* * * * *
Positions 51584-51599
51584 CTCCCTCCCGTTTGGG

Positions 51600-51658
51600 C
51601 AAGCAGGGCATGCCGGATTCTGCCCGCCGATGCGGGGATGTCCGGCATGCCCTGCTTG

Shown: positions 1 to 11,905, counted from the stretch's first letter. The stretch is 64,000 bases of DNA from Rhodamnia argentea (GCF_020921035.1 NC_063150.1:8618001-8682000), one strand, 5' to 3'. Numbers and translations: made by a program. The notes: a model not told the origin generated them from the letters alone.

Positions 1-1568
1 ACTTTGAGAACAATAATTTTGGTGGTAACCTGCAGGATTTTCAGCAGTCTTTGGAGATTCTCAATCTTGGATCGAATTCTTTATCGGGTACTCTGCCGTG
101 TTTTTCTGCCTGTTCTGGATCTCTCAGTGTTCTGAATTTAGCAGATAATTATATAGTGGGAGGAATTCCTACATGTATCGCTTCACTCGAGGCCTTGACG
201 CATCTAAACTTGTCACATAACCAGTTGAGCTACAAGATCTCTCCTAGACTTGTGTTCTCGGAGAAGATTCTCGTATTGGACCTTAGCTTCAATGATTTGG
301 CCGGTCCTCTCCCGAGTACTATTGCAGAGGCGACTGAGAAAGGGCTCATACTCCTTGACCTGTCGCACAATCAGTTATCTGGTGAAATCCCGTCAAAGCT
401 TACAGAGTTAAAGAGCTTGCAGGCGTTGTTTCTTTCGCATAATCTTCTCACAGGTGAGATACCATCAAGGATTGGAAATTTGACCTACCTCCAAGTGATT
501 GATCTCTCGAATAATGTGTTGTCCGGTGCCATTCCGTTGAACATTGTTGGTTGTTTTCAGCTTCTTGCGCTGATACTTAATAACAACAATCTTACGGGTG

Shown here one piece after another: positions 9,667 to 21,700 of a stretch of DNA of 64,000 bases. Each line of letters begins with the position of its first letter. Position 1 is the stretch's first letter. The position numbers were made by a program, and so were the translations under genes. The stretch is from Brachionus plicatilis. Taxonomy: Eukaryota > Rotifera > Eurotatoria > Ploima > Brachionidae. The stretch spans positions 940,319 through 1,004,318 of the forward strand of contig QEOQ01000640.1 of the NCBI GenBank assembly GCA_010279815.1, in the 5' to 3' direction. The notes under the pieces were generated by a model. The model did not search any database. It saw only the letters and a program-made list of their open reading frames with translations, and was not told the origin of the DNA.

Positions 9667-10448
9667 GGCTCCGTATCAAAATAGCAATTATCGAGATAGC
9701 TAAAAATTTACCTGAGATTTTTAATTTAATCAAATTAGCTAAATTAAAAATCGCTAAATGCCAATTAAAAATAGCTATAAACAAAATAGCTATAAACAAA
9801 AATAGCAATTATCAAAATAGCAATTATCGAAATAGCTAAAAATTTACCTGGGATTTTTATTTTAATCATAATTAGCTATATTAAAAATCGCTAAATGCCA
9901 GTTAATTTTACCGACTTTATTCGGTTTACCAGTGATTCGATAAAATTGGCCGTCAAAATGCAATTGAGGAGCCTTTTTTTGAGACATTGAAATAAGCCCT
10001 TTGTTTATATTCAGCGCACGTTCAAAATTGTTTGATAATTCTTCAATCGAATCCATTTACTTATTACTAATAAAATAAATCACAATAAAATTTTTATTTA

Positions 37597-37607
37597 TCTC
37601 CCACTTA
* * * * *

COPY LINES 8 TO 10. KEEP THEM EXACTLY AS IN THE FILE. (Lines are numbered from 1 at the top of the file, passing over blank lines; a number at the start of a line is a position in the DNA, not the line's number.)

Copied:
1 ACTTTGAGAACAATAATTTTGGTGGTAACCTGCAGGATTTTCAGCAGTCTTTGGAGATTCTCAATCTTGGATCGAATTCTTTATCGGGTACTCTGCCGTG
101 TTTTTCTGCCTGTTCTGGATCTCTCAGTGTTCTGAATTTAGCAGATAATTATATAGTGGGAGGAATTCCTACATGTATCGCTTCACTCGAGGCCTTGACG
201 CATCTAAACTTGTCACATAACCAGTTGAGCTACAAGATCTCTCCTAGACTTGTGTTCTCGGAGAAGATTCTCGTATTGGACCTTAGCTTCAATGATTTGG